Using the word “the” suggests that there is a single entity called the Taliban, with a unified group of leaders who share common goals, devise strategies to reach those goals, and who recruit and manage a core of individual foot soldiers who implement those strategies.
Not to diminish the dangers faced by NATO and Afghan troops, but the entire point of guerrilla warfare is that small, loosely affiliated groups of insurgents can strike quickly, and then melt away into the countryside. If one group is neutralized, the rest of the “organization” continues.
“The Taliban," like “the Mujahideen" who fought the Soviet occupation, are often simply a collection of village militias of varying levels of training, discipline, and commitment. Many of them share common belief in the role of Sharia, or Islamic law, in daily life, and in theory, all may show their allegiance to a common leadership: the Quetta shura, including Taliban supreme leader Mullah Muhammad Omar, for instance. But all too often, that is where their common mission ends. Once an American or Afghan army unit leaves this valley for another one, many Taliban units go back to their day jobs of farming, herding sheep, and keeping shops in the local bazaar.
Mission accomplished, right?
It is with this in mind that I read excerpts of an interview with a Taliban commander, conducted by the noted diplomat and Afghan expert Michael Semple. Mr. Semple, who has maintained backchannel contacts with Taliban leaders for more than a decade, published his interview in The New Statesman magazine.
One quote, attributed to a senior Taliban commander, identified by Semple as “Mawlvi,” has attracted the most attention:
“It is in the nature of war that both sides dream of victory. But the balance of power in the Afghan conflict is obvious. It would take some kind of divine intervention for the Taliban to win this war. The Taliban capturing Kabul is a very distant prospect. Any Taliban leader expecting to be able to capture Kabul is making a grave mistake. Nevertheless, the leadership also knows that it cannot afford to acknowledge this weakness. To do so would undermine the morale of Taliban personnel. The leadership knows the truth – that they cannot prevail over the power they confront.”
This is a remarkable statement, a rare sign of doubt or realism from a group that is generally given to boasting.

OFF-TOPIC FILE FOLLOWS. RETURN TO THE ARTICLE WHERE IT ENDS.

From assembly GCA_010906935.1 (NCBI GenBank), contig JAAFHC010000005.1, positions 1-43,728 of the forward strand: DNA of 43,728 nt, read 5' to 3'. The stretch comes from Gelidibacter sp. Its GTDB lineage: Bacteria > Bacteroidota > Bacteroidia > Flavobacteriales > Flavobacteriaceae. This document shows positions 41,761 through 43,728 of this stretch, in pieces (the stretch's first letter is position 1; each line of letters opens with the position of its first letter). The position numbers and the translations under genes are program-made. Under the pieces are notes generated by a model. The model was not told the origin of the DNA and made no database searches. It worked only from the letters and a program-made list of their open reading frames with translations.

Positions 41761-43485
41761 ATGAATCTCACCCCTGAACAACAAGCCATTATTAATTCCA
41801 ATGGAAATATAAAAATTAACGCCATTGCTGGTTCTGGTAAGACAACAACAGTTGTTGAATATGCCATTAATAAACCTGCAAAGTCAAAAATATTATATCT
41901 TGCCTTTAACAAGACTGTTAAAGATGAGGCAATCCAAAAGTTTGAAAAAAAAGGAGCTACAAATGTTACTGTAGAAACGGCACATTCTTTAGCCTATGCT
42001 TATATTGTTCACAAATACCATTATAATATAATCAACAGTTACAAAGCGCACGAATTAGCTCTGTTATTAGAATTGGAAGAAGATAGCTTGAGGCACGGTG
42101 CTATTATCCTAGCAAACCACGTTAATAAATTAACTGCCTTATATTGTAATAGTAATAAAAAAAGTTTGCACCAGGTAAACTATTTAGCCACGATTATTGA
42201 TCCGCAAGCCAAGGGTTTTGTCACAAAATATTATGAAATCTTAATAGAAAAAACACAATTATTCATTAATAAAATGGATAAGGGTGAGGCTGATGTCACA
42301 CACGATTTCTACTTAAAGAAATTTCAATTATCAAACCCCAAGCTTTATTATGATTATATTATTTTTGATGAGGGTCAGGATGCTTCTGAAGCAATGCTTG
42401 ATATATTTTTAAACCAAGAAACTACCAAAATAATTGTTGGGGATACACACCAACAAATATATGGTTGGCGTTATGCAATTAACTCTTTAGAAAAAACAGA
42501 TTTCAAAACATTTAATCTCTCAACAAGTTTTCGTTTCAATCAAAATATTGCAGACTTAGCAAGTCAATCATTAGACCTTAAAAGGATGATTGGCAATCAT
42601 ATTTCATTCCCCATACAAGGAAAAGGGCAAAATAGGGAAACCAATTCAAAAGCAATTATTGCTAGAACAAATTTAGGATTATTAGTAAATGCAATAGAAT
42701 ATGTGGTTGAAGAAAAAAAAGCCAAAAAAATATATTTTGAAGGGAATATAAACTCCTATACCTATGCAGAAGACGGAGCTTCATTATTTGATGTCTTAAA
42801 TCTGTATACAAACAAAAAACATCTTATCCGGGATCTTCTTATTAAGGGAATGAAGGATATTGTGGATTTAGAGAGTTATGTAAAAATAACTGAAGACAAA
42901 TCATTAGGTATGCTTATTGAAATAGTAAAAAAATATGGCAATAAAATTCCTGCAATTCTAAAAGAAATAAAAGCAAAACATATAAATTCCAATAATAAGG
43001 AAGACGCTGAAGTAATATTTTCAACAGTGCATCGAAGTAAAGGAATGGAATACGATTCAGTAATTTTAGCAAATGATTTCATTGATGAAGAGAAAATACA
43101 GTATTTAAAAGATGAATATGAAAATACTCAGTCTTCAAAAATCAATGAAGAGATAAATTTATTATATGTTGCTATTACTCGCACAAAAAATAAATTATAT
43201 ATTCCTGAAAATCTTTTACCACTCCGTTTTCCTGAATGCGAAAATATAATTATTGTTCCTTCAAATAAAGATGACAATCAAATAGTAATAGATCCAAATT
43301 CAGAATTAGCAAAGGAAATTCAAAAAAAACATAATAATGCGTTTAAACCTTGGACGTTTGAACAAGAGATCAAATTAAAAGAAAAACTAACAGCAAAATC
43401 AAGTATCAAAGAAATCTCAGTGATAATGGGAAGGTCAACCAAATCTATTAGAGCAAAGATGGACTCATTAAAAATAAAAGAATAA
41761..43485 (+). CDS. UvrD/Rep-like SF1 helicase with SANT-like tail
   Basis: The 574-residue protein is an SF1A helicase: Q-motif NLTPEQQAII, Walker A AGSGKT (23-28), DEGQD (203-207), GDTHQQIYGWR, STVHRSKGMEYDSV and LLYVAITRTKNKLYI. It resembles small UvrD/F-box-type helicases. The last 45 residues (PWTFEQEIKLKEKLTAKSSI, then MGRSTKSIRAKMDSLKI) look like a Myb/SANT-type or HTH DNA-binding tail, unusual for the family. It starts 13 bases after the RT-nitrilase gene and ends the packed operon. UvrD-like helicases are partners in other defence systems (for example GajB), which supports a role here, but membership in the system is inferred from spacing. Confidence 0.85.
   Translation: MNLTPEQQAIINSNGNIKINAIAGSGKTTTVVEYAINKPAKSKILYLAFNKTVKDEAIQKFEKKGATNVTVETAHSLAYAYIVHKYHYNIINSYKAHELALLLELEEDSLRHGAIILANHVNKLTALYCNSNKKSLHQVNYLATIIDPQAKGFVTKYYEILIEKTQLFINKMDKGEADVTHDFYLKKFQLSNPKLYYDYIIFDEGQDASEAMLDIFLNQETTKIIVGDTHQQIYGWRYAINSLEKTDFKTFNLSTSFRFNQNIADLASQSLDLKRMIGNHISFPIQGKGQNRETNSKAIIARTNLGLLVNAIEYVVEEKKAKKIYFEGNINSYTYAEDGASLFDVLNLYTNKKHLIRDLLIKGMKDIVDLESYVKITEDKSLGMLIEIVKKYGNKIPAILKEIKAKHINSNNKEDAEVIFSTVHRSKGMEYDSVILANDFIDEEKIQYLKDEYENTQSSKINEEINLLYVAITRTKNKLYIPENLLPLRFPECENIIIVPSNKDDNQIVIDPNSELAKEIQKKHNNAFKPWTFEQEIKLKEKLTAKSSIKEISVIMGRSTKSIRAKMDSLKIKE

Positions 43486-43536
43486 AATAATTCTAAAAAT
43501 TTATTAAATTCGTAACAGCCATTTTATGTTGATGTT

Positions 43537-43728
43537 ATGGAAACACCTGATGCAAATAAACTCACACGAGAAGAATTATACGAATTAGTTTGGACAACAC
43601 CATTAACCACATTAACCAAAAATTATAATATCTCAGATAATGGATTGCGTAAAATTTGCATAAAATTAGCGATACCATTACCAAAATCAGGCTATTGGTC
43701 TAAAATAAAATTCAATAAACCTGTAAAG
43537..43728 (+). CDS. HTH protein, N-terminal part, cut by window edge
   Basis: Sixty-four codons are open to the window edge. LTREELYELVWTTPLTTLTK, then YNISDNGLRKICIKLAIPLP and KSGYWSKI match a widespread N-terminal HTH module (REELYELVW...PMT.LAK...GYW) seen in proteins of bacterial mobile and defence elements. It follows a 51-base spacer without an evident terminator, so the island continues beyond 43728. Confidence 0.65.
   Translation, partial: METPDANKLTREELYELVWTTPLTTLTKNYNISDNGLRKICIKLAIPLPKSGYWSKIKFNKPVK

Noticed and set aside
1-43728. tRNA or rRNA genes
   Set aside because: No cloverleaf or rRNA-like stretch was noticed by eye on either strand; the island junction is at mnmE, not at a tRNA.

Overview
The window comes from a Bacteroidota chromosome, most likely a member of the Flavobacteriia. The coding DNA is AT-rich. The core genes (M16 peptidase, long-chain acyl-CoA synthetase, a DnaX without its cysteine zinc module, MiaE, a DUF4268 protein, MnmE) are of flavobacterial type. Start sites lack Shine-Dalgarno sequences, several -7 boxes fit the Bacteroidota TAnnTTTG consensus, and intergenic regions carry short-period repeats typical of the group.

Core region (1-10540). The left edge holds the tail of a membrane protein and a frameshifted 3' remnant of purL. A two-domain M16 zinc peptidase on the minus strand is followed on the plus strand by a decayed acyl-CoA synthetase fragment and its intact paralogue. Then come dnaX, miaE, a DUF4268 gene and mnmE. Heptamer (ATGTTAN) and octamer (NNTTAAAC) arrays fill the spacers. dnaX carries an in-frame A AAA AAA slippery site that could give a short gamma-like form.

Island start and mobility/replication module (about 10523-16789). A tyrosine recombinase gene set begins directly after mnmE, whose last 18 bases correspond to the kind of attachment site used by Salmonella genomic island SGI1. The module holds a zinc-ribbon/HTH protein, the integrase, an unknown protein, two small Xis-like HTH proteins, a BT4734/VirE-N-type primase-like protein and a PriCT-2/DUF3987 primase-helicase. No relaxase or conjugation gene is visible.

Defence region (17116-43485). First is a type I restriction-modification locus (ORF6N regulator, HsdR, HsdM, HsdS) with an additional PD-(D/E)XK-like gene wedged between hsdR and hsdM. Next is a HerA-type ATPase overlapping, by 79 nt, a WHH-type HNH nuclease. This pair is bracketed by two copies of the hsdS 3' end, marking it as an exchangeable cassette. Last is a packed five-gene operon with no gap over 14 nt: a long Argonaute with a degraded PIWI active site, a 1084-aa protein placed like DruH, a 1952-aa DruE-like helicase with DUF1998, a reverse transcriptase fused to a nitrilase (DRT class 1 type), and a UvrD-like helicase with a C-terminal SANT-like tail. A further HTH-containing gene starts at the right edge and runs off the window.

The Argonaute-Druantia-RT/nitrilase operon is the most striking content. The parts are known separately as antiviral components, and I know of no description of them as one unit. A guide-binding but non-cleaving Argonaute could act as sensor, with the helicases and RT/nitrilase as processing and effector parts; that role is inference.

Knowing Semple, I am certain that the person he is quoting is who Semple says he is, a senior Taliban commander, and probably a man with considerable influence. It is entirely likely that this commander represents a significant faction of opinion within the Taliban, a group that may be persuaded that their best course of action in furthering their political goals would be to lay down their weapons, start talking with the Karzai government, and reintegrate into Afghan politics.
Yet one of the challenges that both the Americans and Afghan governments have faced is the problem of knowing who they are dealing with. When the Obama administration announced this year that it would be willing to open talks with the Taliban, and the emirate of Qatar agreed to allow the Taliban to open an office in Doha, it was with the understanding that a certain number of known Taliban leaders would represent the organization. Some Taliban leaders welcomed the idea of talks, while others publicly denied talking with the Americans.
The truth is that there are several competing factions within the Taliban movement – just as there are different interest groups, ideologies, and egos in the Republican and Democratic parties of the US. Talking with a senior leader from one particular faction does not guarantee compliance by the organization as a whole.
That is why on the same day that you read about Taliban admitting they can’t win the war, you can also read a story about Taliban claiming responsibility for a roadside bombing that may have killed six US troops, and a separate story about how Afghan security forces killed a Taliban commander and bombmaker who had been disguised as a woman.
It may also be why you can hear the distinctly non-pacifist comments of Taliban spokesman Zabihullah Mujahid, this week, who denied rumors of talks with “the powerless and puppet government of Karzai” as ''a wave of enemy propaganda … by some officials of the stooge Kabul regime.”
Which of these contradictory viewpoints – pragmatic negotiation or stubborn vows of warfare – truly represent “the Taliban?”
They both do.
And while these various factions debate, or even fight amongst themselves for dominance, the war in Afghanistan is likely to drag on, guaranteeing that America’s decade of intervention in Afghanistan ends with a costly flourish.